Continuing from last week's theme of agriculture data management, this week's journal article from Wong et al. examines the need for consistent "minimum thresholds" for FAIR (findable, accessible, interoperable, and re-usable) data in the agricultural research community. They discuss this in terms of their "community-governed federation approach" called AgReFed (Agricultural Research Federation), which has been piloted since 2018. Using a variety of datasets and research use cases, the authors go on to discuss their methodology for developing and testing FAIR thresholds in their pilot community, as well their governance and implementation. The authors close out their work by discussing the benefits of the approach to founding partners, including "being an exemplar of FAIR best practice at the institutional level, making access and re-use easier for end-users, and being able to combine data types for research insights." Data providers "benefited from metadata guidance through education resources, library, and licensing support." However, the authors note that expansion of such a framework to other coops, corporations, etc. understandably may require additional incentivization.

Design of a data management reference architecture for sustainable agriculture

As the promise of "smart farming" and "precision agriculture" begins to emerge, it is increasingly clear that—like other areas of research and industry—effective data management, analysis, and visualization is increasingly important. In the case of sustainable farming and other agricultural similar endeavors, this means tapping into wide varieties of data to improve operational efficiency, crop yields, and automated tasking. In this 2021 paper by Giray and Catal, a data management reference architecture providing common vocabulary and templated solutions for agriculture software developers is discussed. The authors note their reference architecture is based off three agriculture-specific use cases, as well as other related reference architecture studies. After describing the domain scoping and modeling aspects of their data management reference architecture, they discuss its validation and practical use. They conclude that while the study focused on sustainability within agricultural domains, "it can be extended to a larger context by covering other critical aspects of agriculture," demonstrating "that the proposed data management reference architecture is practical and effective."

Fueling clinical and translational research in Appalachia: Informatics platform approach

In this 2020 paper published in JMIR Medical Informatics, Cecchetti et al. of the Joan C. Edwards School of Medicine at Marshall University present their health informatics platform, the Appalachian Informatics Platform (AIP). Designed to support "research efforts by enabling curation and analysis of data using the different components," the platform is described in detail following the presentation of necessary background information on the unique informatics and healthcare challenges of the Appalachia region. After describing their methodology and results, the authors discuss the perceived utility of AIP and conclude that AIP is indeed useful in "enabling seamless and secure data access, model development through an analytics engine to explore novel and unexpected hypotheses, and simple yet effective communication of all findings via interactive visualization."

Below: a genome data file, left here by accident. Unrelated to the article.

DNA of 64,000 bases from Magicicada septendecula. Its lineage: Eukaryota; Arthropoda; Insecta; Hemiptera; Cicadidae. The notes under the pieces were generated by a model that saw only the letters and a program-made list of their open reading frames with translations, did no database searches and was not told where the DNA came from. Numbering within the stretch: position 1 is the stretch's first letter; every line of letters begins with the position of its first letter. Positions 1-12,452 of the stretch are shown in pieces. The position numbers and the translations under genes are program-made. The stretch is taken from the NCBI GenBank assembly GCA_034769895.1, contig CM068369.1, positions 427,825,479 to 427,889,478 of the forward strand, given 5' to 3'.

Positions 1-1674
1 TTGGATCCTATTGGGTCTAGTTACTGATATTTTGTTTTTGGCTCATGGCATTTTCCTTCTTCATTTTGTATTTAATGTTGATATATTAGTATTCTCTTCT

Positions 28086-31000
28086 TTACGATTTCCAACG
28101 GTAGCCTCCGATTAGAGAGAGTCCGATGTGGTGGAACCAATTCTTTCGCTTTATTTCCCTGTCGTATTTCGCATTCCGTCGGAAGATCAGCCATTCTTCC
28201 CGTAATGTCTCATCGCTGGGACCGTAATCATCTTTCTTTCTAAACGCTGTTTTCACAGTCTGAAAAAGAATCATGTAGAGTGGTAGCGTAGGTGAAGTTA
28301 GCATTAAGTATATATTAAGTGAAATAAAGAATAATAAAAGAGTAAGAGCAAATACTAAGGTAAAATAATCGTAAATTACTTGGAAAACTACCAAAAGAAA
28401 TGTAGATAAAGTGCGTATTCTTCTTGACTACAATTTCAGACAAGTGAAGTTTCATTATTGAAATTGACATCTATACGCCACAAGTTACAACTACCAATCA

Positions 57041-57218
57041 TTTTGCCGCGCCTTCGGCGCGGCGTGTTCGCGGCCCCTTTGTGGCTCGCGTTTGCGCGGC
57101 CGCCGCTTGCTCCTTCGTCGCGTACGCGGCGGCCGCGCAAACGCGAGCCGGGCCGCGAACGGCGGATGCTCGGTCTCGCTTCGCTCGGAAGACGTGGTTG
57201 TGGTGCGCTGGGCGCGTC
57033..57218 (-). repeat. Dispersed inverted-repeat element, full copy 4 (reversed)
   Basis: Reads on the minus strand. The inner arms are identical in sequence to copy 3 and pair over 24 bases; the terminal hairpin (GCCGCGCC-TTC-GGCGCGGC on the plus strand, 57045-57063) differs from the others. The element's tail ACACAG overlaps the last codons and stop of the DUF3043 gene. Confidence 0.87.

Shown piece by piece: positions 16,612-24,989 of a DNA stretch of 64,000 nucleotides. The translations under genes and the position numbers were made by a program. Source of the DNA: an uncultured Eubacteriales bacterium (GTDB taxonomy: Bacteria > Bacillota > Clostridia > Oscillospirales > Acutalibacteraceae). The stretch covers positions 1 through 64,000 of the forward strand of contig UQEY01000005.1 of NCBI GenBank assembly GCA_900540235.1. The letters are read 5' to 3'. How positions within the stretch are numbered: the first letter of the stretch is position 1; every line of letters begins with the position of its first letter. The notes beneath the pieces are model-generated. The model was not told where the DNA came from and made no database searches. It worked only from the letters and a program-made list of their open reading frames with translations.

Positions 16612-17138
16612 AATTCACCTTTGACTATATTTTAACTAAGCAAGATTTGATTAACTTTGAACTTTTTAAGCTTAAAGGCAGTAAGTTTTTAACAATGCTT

Simultaneous quantification of 17 cannabinoids in cannabis inflorescence by liquid chromatography–mass spectrometry

In this 2022 paper published in Separations, Hewavitharana et al. examine a more simplified means of quantifying cannabinoids using liquid chromatography–mass spectrometry (LC-MS) with a low flow rate rather than a more expensive ultra-high-performance liquid chromatography (UHPLC) system. After descrribing their materials and methods used, the authors discuss the optimization of their extraction method, as well as the optimization of chromatographic separation and mass spectrometry, and how the processes were validated. They conclude that "the main advantage of using this approach is that the method can be easily adapted to use with a simple HPLC-MS (single quadrupole) system," and that "the method is well suited for routine phytocannabinoid analysis across a range of applications in a variety of laboratory settings."

Using knowledge graph structures for semantic interoperability in electronic health records data exchanges

In this 2022 paper published in the journal Information, Sachdeva and Bhalla of the National Institute of Technology Delhi examine electronic health records (EHRs) and their requirement for interoperability from a semantic and archetype point of view. After providing an overview of EHRs and their standards for semantic interoperability, the authors discuss how to better achieve more secure and more accurate data interoperability through the use of semantic-based archetypes. They then discuss knowledge representation and the five most common approaches to it, addressing specifically ADL, XML, OWL, and other formalisms. They then evaluated some of the best approaches and discussed their strengths and drawbacks. After brief discussion, the authors conclude that while semantic interoperability is essential to "evidence-based healthcare across heterogeneous EHR systems," areas of study are still lacking in regards to "direct support for mapping to formal ontologies." They suggest that ADL and OWL have their own strengths, compared to XML that has more weaknesses despite being a more global standard.

Development of a smart laboratory information management system: A case study of NM-AIST Arusha of Tanzania